At the end of the day, these providers should be looked at as execution environments that might very well change in the near future, and it shouldn't matter which one we choose as long as we can move our workload between them to achieve the true Agility we were after. And if you add the power of the open-source, then you will be avoiding the vendor lock-in at the code level as well as the infrastructure level, which gives you even more and more Agility.
The other reason for portability is the rate of change and movement from one environment or data centre to the other due to the organisational shifts, change in senior leadership, and evolution of priorities, regulations, and customer needs.
Cloud-native micro-services packaged in containers which can run in any execution environment sound like the fundamental building blocks to achieve workload portability, however, we then need one more building block, an essential one, which is a unified orchestrator on top of all these environments (clouds) to manage our workloads, secrets, configurations, automation and deployments.
We need to keep in mind if we want to manage all these environments separately, considering all the permutations and complexities involved, we will end up with a lot of technical debt, and unmanageable complexity in our systems. Google Anthos, Amazon Outposts, Azure Stack, and IBM MultiCloud management console are some of the implementations which help us with that unified orchestration across all our environments.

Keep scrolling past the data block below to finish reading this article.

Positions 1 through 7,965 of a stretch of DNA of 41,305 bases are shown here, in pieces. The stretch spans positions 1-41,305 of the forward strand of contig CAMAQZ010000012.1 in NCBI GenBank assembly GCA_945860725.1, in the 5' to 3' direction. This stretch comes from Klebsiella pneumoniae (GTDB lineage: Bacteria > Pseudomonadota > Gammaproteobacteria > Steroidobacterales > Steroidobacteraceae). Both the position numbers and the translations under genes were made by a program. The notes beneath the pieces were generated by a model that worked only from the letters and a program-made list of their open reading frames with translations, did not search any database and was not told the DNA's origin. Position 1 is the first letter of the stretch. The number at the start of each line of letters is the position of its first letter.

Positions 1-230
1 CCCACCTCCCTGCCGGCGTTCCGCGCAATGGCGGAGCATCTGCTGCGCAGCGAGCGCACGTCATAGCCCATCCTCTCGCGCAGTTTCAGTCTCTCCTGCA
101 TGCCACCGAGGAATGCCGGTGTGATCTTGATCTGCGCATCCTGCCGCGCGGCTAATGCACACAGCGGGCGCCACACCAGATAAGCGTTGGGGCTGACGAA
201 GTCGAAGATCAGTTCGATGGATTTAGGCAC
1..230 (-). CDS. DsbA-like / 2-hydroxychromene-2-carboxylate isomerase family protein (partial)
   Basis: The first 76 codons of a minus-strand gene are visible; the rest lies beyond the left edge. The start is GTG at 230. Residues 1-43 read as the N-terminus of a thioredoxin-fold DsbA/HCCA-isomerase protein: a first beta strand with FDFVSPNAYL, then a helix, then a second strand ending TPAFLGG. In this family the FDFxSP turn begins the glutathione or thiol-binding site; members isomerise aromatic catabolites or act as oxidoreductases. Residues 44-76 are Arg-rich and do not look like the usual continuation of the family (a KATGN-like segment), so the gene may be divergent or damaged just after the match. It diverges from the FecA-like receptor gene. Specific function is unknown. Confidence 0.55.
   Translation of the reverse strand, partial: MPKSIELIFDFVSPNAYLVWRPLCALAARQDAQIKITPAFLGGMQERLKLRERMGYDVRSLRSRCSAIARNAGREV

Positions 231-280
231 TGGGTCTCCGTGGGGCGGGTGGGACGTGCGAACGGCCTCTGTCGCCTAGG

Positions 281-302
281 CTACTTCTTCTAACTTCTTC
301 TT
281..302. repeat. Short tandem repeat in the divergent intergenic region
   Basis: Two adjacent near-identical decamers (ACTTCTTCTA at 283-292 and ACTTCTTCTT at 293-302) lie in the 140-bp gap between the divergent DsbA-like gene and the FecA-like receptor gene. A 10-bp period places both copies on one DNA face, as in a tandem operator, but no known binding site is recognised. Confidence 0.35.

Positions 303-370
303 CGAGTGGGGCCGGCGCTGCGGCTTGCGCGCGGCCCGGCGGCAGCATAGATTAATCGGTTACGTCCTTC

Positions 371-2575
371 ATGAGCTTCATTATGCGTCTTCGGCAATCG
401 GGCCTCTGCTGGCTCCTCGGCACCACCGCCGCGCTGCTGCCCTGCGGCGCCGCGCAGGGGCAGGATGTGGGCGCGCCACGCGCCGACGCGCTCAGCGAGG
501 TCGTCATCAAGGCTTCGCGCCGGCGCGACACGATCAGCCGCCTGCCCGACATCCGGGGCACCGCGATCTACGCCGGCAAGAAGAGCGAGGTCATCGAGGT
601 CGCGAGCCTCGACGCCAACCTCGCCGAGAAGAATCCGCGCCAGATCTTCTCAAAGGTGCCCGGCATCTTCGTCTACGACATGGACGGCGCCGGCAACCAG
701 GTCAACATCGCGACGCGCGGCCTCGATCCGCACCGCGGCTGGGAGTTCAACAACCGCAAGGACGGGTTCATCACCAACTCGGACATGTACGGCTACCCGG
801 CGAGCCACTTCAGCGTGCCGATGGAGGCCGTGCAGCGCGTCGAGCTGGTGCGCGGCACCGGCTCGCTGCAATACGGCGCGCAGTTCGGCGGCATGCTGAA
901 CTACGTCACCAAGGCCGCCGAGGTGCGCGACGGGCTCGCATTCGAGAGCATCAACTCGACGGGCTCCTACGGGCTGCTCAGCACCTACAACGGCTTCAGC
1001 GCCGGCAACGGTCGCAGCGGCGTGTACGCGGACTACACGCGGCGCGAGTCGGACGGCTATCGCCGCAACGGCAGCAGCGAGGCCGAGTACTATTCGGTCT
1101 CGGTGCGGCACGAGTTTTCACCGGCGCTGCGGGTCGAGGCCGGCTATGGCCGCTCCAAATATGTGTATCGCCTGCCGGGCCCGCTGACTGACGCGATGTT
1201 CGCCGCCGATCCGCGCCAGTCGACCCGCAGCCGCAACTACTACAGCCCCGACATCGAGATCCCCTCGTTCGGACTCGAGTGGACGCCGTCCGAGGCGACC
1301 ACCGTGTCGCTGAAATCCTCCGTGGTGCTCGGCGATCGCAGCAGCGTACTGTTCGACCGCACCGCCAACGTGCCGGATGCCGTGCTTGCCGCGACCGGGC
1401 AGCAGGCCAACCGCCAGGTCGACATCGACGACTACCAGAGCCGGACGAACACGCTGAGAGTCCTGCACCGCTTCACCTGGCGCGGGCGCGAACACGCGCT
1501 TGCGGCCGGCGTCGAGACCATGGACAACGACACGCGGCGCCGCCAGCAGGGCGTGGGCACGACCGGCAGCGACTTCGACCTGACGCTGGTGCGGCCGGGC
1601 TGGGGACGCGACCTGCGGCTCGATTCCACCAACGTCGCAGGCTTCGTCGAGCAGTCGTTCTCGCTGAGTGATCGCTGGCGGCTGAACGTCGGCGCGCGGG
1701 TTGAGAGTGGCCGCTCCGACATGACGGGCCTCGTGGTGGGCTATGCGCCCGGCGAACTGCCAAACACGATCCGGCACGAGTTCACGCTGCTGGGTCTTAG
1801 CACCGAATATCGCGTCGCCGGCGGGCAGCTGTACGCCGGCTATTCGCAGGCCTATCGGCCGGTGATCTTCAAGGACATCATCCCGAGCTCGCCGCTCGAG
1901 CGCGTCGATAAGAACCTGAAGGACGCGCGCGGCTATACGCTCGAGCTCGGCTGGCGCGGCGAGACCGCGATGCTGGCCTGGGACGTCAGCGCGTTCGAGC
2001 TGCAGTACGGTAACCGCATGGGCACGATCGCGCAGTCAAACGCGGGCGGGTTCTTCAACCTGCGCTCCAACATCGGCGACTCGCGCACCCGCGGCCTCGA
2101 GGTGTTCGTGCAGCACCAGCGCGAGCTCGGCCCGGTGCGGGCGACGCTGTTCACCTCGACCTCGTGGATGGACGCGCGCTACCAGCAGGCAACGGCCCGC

Any chosen orchestrator should be able to tackle challenges across visibility of the applications, governance and security, application management and automation across all these Clouds while keeping the complexity at a reasonably low level when hundreds of container clusters are going to be managed across the board.
It is also understandable that organisations might be in the state of transition, and the overall strategy, be it multi-cloud, hybrid cloud or multi-hybrid cloud and the deployment and availability patterns such as Primary/Secondary, not being crystal clear yet. But one thing that perhaps should be done regardless of the overall Cloud strategy is to create portable cloud-native apps and pipelines, and once the strategy was decided, you already would be on your path of achieving an end to end portability even at the infrastructure level across different Clouds.
You could argue that elevating application portability using containerisation also needs a shift in infrastructure strategy, but the point is you don't need the entire infrastructure and hybrid-multi cloud strategy mapped out, to start deploying containers on one cluster using a specific Cloud provider. Once done, the orchestrator can manage that workload across multiple clouds with the desired architecture aligned with target state strategy, as you are relying on containers as the unit of scale and portability.
Photo by Philipp Birmes from Pexels